Several weeks ago, Josef (pseudonym), a dad from my son’s school contacted me and sent me a link to this article: “A Before-School Exercise Program May Help Children Thrive”.After reading the article, I talked to Josef and agreed with him that I will take it with the principle and carry it forward.

The next morning, I talked to the principle Oren (pseudonym). I requested to arrange a pilot - MVP - of a sports activity for about 30 minutes. Oren was enthusiastic about the idea. Due to the school’s busy schedule, we planned the activity for the following week.

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Have you ever thought what Marathon Running and Product Development have in common?

I started my software development career in 1998 as a developer and along the way I fulfilled various other roles such as R&D team leader, project manager and product manager.

I started training as a long-distance runner in mid-2014 and run my first Marathon in October 2015.

There are several posts comparing product development to a marathon. Clearly, both are not simple tasks.

In this post, I would like to share from my personal software development and long distance running experiences aspects Marathon running and Agile Product development. 

1. Support systems

When getting ready for a marathon, one must get his/her support systems in place. Fore example, match your nutrition with your training plan.

In product development, it is recommended that the organization has upper management buy-in, CI system in place, test automation capabilities and well-defined DoD.

2. Expand your skills

Great athletes train in an additional one or two types of sports every week such as bicycling, strength training, rowing, cross training, swimming or elliptical training helps building core muscles such as abdominal and back muscles as well as hamstring, biceps, triceps muscles etc. 

Agile product development is based on technical excellence. Developers has to expand their skill sets as well as develop their core skills.

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Unlike most of my blog posts, this one is not an opinion or some deeper insight or analysis.
It is a description of the result of an evolution of a workshop Ilan Kirschenbaum and i developed that is called a "Retrospective retreat"
The Retrospective retreat is a workshop that is very similar to code\coach retreat in which it is targeted at creating deliberate learning through repetitive practicing  of the Retrospective.

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When I was a child I had an operation on my shoulder. It was a scheduled operation, nothing urgent. And it left me with an ugly scar on my back. Today, it’s still very notable after all those years. Also still painful during season changes.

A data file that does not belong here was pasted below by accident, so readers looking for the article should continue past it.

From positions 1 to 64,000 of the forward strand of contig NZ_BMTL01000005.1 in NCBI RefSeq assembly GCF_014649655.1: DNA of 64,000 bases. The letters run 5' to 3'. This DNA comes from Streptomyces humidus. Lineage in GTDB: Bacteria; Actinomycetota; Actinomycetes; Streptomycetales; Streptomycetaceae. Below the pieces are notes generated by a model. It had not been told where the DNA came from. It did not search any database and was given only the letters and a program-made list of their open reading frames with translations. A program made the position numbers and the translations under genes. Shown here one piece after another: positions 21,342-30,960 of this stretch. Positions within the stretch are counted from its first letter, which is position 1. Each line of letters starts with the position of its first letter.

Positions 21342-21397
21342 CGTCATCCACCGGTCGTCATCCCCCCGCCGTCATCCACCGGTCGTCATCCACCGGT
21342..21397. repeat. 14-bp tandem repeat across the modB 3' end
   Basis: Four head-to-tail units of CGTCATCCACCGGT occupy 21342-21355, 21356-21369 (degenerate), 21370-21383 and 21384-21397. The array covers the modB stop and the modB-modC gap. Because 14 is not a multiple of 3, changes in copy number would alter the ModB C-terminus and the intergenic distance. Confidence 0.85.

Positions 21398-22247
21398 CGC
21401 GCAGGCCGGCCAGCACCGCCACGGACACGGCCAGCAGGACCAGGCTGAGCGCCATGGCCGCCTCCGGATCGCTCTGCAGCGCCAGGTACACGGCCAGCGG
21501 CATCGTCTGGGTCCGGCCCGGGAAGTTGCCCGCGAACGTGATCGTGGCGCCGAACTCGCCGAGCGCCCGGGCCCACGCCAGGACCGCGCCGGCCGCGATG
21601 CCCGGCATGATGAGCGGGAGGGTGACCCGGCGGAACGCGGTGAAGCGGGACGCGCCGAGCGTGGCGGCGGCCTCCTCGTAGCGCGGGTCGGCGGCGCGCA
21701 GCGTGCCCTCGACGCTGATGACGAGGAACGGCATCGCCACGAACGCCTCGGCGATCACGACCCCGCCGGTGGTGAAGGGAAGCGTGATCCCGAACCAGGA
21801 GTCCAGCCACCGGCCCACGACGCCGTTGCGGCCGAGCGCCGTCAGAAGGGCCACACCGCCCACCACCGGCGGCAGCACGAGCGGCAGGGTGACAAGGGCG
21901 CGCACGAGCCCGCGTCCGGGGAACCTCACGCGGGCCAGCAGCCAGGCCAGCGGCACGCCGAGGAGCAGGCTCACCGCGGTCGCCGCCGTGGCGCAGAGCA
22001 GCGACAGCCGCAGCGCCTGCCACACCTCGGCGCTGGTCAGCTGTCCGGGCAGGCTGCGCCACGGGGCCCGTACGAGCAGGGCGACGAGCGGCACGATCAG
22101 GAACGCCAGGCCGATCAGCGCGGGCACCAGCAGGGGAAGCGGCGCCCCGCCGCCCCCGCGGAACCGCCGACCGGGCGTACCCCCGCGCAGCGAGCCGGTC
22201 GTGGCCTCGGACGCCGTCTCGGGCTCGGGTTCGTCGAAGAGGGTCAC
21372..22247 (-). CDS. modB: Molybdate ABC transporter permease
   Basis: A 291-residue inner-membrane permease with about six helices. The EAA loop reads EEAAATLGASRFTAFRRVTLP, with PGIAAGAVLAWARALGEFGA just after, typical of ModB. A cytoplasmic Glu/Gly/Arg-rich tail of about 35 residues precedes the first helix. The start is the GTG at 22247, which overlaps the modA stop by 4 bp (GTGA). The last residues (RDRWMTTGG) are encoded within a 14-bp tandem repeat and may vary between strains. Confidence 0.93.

Roll the clock forward some 40 years, my youngest son had an operation right after birth. He was in a critical condition, and, in order to save his life, the main artery and vein in his neck were bypassed to connect him to an infant life support machine (ECMO). Despite the urgency and complexity, his scar is hardly noticeable. Despite his slim chances of survival, doctors treated him in both operations - connecting and disconnecting from ECMO - such that everything, cosmetic side effects included, will be as professional as they possibly can.

What makes the difference between a top notch surgical unit to a mediocre to a poor one?

What makes the difference between a top notch software team to a mediocre to a poor one?

The books "Better" and "The Checklist Manifesto" by Atul Gawande give us a peek into the characteristics that differentiate a mediocre surgeon practice from a better-and-always-improving one.

The resemblance between a medical team and a software team is so strikingly similar, that I collected ten practices from the Operation Room (OR) that software teams would be wise to adopt. 

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We have a bug in our industry: We over glorify bugs. We love them so much, that we use them as a primary metric for quality.

My take is that that is a bad idea. Bad, as in driving undesired behaviors that are misaligned with our desires to improve quality.

Let’s begin with an analogy, and then move to modeling this on software.

A tale of two restaurants

Joe was hungry. He was on a business trip, and it was lunchtime, and he just entered Bologna, an Italian restaurant.

It took almost 3 minutes before a host led him to a table, which was set up simply, yet invitingly. There were some loud voices from the kitchen, and Joe wondered what they are arguing about. When the waitress came back he ordered a pizza, which he noticed was recommended in reviews on TripAdvisor. While he was waiting for his order, he saw the staff going around customers - acting nice, but not overly nice, smiling from time to time, but not overly eager.

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